Rights are fundamental if their source, explicitly or implicitly, is the Constitution. Plyer v. Doe, 457 U.S. 202, 217 n. 15, 102 S.Ct. 2382, 2395 n. 15, 72 L.Ed.2d 786 (1982); San Antonio Indep. School Dist. v. Rodriguez, 411 U.S. 1, 33-34, 93 S.Ct. 1278, 1296-1297, 36 L.Ed.2d 16 (1978); Dunagin v. City of Oxford, 718 F.2d 738, 752 (5th Cir.1983) (en banc). One such right, although not expressly in the Constitution, is the right to travel among the states. Memorial Hosp. v. Maricopa County, 415 U.S. 250, 94 S.Ct. 1076, 39 L.Ed.2d 306 (1974); Shapiro v. Thompson, 394 U.S. 618, 89 S.Ct. 1322, 22 L.Ed.2d 600 (1969). The Supreme Court has also recognized the fundamentality of participation in state elections on an equal basis with other citizens in the jurisdiction, Dunn v. Blumstein, 405 U.S. 330, 336, 92 S.Ct. 995, 999, 31 L.Ed.2d 274 (1972); Kramer v. Union Free School Dist., 395 U.S. 621, 89 S.Ct. 1886, 23 L.Ed.2d 583 (1969); Harper v. Virginia Bd. of Elections, 383 U.S. 663, 86 S.Ct. 1079, 16 L.Ed.2d 169 (1966); Reynolds v. Sims, 377 U.S. 533, 84 S.Ct. 1362, 12 L.Ed.2d 506 (1964), and of access to the courts for a criminal appeal, Douglas v. California, 372 U.S. 353, 83 S.Ct. 814, 9 L.Ed.2d 818 (1963); Griffin v. Illinois, 351 U.S. 12, 76 S.Ct. 585, 100 L.Ed. 891 (1956).
Plyer v. Doe, 457 U.S. 202, 217-18 & n. 16, 102 S.Ct. 2382, 2395 & n. 16, 72 L.Ed.2d 786 (1982). The classifications which have evoked varying degrees of heightened scrutiny include those based on sex, Craig v. Boren, 429 U.S. 190, 97 S.Ct. 451, 50 L.Ed.2d 397 (1976), and illegitimacy, compare Levy v. Louisiana, 391 U.S. 68, 88 S.Ct. 1509, 20 L.Ed.2d 436 (1968), with Lalli v. Lalli, 439 U.S. 259, 99 S.Ct. 518, 58 L.Ed.2d 503 (1978). See also Cleburne Living Center v. City of Cleburne, 726 F.2d 191 (5th Cir.1984) (the mentally retarded)
Under Sec. 23-207, tax revenues are distributed only to the incorporated municipalities (save, of course, for Ball). See La.Rev.Stat.Ann. Sec. 33:2723 (West 1966) (sales tax revenues may be divided between "the parish, the parish school board and the several incorporated cities, towns and villages in the parish"). Citizens of those cities have direct control over their share of the tax proceeds. Citizens of unincorporated cities (and Ball), on the other hand, must rely on the Police Jury (as the general Parish authority) for their benefits from the tax funds
Further, citizens of incorporated cities control relatively greater funds. The Police Jury, which represents over 45% of the citizens of the Parish, receives only 18% of the non-school tax funds. Compare supra, nn. 3 & 7. Conversely, the incorporated cities receive percentage shares greater than their proportionate shares of the total Parish population. Id. (This disparity, of course, may be perfectly legitimate; we merely mention it as another of the benefits once conferred to citizens of incorporated cities.)
Citizens of cities incorporated after 1967 (like those of Ball) are no longer accorded these material benefits. Future incorporation is thus less attractive.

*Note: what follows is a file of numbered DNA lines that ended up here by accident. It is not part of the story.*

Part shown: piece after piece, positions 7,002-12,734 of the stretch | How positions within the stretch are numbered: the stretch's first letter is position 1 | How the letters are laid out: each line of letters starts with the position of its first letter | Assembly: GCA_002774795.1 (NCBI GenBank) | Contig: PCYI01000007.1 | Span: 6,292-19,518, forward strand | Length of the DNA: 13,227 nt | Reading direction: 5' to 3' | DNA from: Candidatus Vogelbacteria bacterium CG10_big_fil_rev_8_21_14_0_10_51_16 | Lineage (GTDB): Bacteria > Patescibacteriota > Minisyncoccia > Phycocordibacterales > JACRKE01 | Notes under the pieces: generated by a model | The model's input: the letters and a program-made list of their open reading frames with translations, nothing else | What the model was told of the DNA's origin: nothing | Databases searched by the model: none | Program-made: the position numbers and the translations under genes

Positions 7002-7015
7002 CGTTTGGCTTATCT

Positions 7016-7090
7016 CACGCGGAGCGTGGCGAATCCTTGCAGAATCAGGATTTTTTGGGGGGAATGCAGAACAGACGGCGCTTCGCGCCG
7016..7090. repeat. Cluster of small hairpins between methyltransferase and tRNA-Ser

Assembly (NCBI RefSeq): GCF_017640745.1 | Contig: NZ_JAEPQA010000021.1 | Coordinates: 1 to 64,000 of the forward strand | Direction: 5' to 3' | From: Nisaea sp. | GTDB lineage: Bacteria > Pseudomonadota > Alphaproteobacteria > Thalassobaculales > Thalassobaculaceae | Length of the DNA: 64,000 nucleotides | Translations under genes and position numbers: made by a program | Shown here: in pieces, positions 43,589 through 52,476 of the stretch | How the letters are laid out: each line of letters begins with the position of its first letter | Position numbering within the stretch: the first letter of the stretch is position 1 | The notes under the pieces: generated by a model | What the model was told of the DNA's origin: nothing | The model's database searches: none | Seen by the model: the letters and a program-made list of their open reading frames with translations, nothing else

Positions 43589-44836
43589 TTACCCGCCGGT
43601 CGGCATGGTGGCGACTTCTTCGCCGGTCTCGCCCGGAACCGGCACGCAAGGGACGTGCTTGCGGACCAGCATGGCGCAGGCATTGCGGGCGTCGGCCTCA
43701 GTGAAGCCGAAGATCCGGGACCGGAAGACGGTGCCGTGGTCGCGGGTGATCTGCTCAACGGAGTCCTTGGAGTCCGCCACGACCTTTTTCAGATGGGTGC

A municipal corporation is a creature of state law. See La.Rev.Stat.Ann. Sec. 33:51-55 (West 1951 & Supp.1984); see also Pyle v. City of Shreveport, 215 La. 257, 40 So.2d 235 (1949); State v. Hagen, 136 La. 868, 67 So. 935 (1915). It was long ago established that, as a rule, "the Constitution does not interfere in the internal political organization of states." Rogers v. Brockette, 588 F.2d 1057, 1069 (5th Cir.), cert. denied, 444 U.S. 827, 100 S.Ct. 52, 62 L.Ed.2d 35 (1979), citing to Trustees of Dartmouth College v. Woodward, 17 U.S. (4 Wheat.) 518, 629-30, 4 L.Ed. 629, 657 (1819); see also City of Trenton v. New Jersey, 262 U.S. 182, 43 S.Ct. 534, 67 L.Ed. 937 (1923); Hunter v. Pittsburg, 207 U.S. 161, 28 S.Ct. 40, 52 L.Ed. 151 (1907)
It is not unlikely that the creation of an incorporated municipality by a group of state citizens may be prompted by a desire for a clearer, unified voice in their parish (or county or township) courthouse or state capital. Municipal corporations have long functioned as links between citizens and their state and, more immediately, between citizens and regional governmental bodies
In such a case, the incorporated local government could be an integral fiber in the bond of communication between those citizens and their state. If that were true, a serious question could arise whether the state government could to certain persons deny or qualify the right to incorporate, after it had extended that right to other persons similarly situated, without appropriately weighty reasons. Cf. Gomillion v. Lightfoot, 364 U.S. 339, 81 S.Ct. 125, 5 L.Ed.2d 110 (1960) (state's redefining of municipal boundaries would violate Fifteenth Amendment if done to disenfranchise blacks). Of course, a central inquiry would be whether the denial or qualification in fact limited the opportunity for political expression. Denying a municipal corporation of any measure of independent economic wherewithal by which it could provide services to its residents, and thus qualifying the right of incorporation, might so emasculate that entity as to render it politically impotent.